Imperial Beach City Council to Hold Special Closed Door Meeting Tuesday for Anticipated Litigation
Jun 26, 2017 07:00PM
● By Paul Spear
The meeting will be held at 7pm. Above is a copy of the Agenda for the Special Meeting in PDF format that you can download.
Bagley-Keene Act: A state body may hold a closed session to confer with, or receive advice from its legal counsel about "pending litigation" when discussion in open session would prejudice the state body's position in the litigation. Cal. Gov't Code § 11126(e)(1). "Pending litigation" exists where:
(1) an adjudicatory proceeding has been formally initiated before a court, administrative body exercising its adjudicatory authority, hearing officer or arbitrator, where the state body is a party,
(2) the state body has, or is deciding whether it has, a significant exposure to litigation, based on existing facts and circumstances or
(3) the state body has initiated or is deciding whether to initiate litigation. Cal. Gov't Code § 11126(e)(2).
The state body's legal counsel must prepare and submit a memorandum stating the specific reasons and legal authority for the closed meeting, including where applicable: the title of the litigation or the "existing facts and circumstances" supporting the state body's lawsuit or liability. Cal. Gov't Code § 11126(e)(2)(C)(ii). The memorandum should be submitted to the state body before the closed session, but must be submitted no later than one week after the closed session. Cal. Gov't Code § 11126(e)(2)(C)(ii). The memorandum does not have to be disclosed under the California Public Records Act, Government Code Section 6254.25. However, if the state body discloses the memorandum, it is not deemed as a waiver of its lawyer-client privilege. Cal. Gov't Code § 11126(e)(2)(C)(iv).
This section is the sole expression of the lawyer-client privilege under the Bagley-Keene Act. Cal. Gov't Code § 11126(e)(2).
Brown Act: The Brown Act provides the same exception for a closed session for "pending litigation" as the Bagley-Keene Act. Cal. Gov't Code § 54956.9. However, the Brown Act defines "existing facts and circumstances" with regard to the agency's significant exposure to litigation as follows:
(1) Facts and circumstances that may result in litigation against the agency but which the local agency believes are not yet known to plaintiffs or potential plaintiffs;
(2) Facts and circumstances including an accident, disaster, incident or transactional occurrence that might result in litigation against the agency, that are known to plaintiffs or potential plaintiffs — these facts and circumstances must be on the agenda or announced;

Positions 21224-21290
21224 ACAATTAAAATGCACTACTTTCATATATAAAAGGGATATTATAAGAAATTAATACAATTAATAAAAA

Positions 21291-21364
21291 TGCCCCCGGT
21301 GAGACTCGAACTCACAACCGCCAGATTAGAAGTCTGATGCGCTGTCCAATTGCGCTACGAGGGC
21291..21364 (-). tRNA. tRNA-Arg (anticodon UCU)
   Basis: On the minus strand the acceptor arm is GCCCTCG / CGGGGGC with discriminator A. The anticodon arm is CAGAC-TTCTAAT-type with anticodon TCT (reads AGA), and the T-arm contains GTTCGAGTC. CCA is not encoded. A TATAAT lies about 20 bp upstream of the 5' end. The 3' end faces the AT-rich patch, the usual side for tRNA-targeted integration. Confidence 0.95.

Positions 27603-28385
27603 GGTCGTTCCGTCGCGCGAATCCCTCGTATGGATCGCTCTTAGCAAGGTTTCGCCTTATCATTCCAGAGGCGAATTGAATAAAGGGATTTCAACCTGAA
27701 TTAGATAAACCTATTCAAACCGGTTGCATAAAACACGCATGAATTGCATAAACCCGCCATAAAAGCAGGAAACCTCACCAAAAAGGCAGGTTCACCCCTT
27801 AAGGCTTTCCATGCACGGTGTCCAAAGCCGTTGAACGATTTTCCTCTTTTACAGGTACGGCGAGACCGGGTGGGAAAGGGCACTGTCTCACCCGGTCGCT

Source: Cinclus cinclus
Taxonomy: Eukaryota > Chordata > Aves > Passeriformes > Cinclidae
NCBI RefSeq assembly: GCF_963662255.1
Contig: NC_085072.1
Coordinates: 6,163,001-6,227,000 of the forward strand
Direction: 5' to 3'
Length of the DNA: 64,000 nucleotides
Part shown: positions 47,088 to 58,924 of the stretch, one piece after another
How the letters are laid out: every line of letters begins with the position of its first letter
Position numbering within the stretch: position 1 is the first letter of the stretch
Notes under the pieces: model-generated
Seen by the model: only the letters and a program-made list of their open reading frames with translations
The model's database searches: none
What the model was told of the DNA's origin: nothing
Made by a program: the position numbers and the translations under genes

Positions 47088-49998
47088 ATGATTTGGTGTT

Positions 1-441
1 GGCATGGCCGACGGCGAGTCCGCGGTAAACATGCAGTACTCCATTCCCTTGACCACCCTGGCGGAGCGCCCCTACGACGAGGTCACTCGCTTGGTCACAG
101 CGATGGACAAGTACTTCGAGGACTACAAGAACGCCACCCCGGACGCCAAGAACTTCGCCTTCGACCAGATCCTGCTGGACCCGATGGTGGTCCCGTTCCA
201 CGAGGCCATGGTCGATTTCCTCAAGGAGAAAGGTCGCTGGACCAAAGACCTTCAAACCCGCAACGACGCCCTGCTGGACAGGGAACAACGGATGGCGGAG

(3) The receipt of a claim or written communication from a potential plaintiff under the Tort Claims Act. The claim or written communication must be made available for public inspection;
(4) A statement by a person made in an open and public meeting threatening litigation on a specific matter for which the agency is responsible;
(5) A statement of the type described in (4) above that was recorded by an official or employee of the agency prior to the meeting. The record does not have to identify the alleged victim of unlawful or tortious sexual conduct or the person threatening litigation on their behalf, or a public employee who is the alleged perpetrator, unless the identity has been publicly disclosed. The record must be made available for public inspection. Cal. Gov't Code § 54956.9(b)(1)(3).
“[T]he purpose of [section 54956.9] is to permit the body to receive legal advice and make litigation decisions only; it is not to be used as a subterfuge to reach nonlitigation oriented policy decisions.” Trancas Property Owners Assn. v. City of Malibu, 138 Cal. App. 4th 172, 184-84, 41 Cal. Rptr. 3d 200 "Pending litigation" also includes taking action upon the settlement of a lawsuit. 75 Ops. Cal. Att'y Gen. 14 (1992). Advisory committees may also meet with legal counsel in a closed session to discuss pending litigation. 67 Ops. Cal. Att'y Gen. 111 (1984). It would not include meeting with an adversary and his or her counsel to settle potential litigation. Page v. Miracosta Community College Dist., 180 Cal. App. 4th 471, 502, 102 Cal. Rptr. 3d 902 (2009). Nor would legal counsel include a mediator with whom members of a legislative body conferred with during a mediation with an adversary to settle potential litigation. Id. at 504.
During the public meeting in which the closed session is held, the legislative body shall report any action taken in closed session regarding approval given to its legal counsel to initiate, intervene or defend a lawsuit, or approval to settle pending litigation. Cal. Gov't Code § 54957.1(a)(2) and (a)(3). The body must report the adverse parties and the substance of the litigation. However, in the case of approval given to initiate or intervene in an action, the announcement need not identify the action, the defendant or other particulars, but shall specify that the direction to initiate or intervene in an action has been given and that the action, defendants and the other particulars shall, once formally commenced, be disclosed to any person upon inquiry, unless disclosure would jeopardize service of process on a party or affect settlement negotiations. Cal. Gov't Code § 54957.1(a)(2).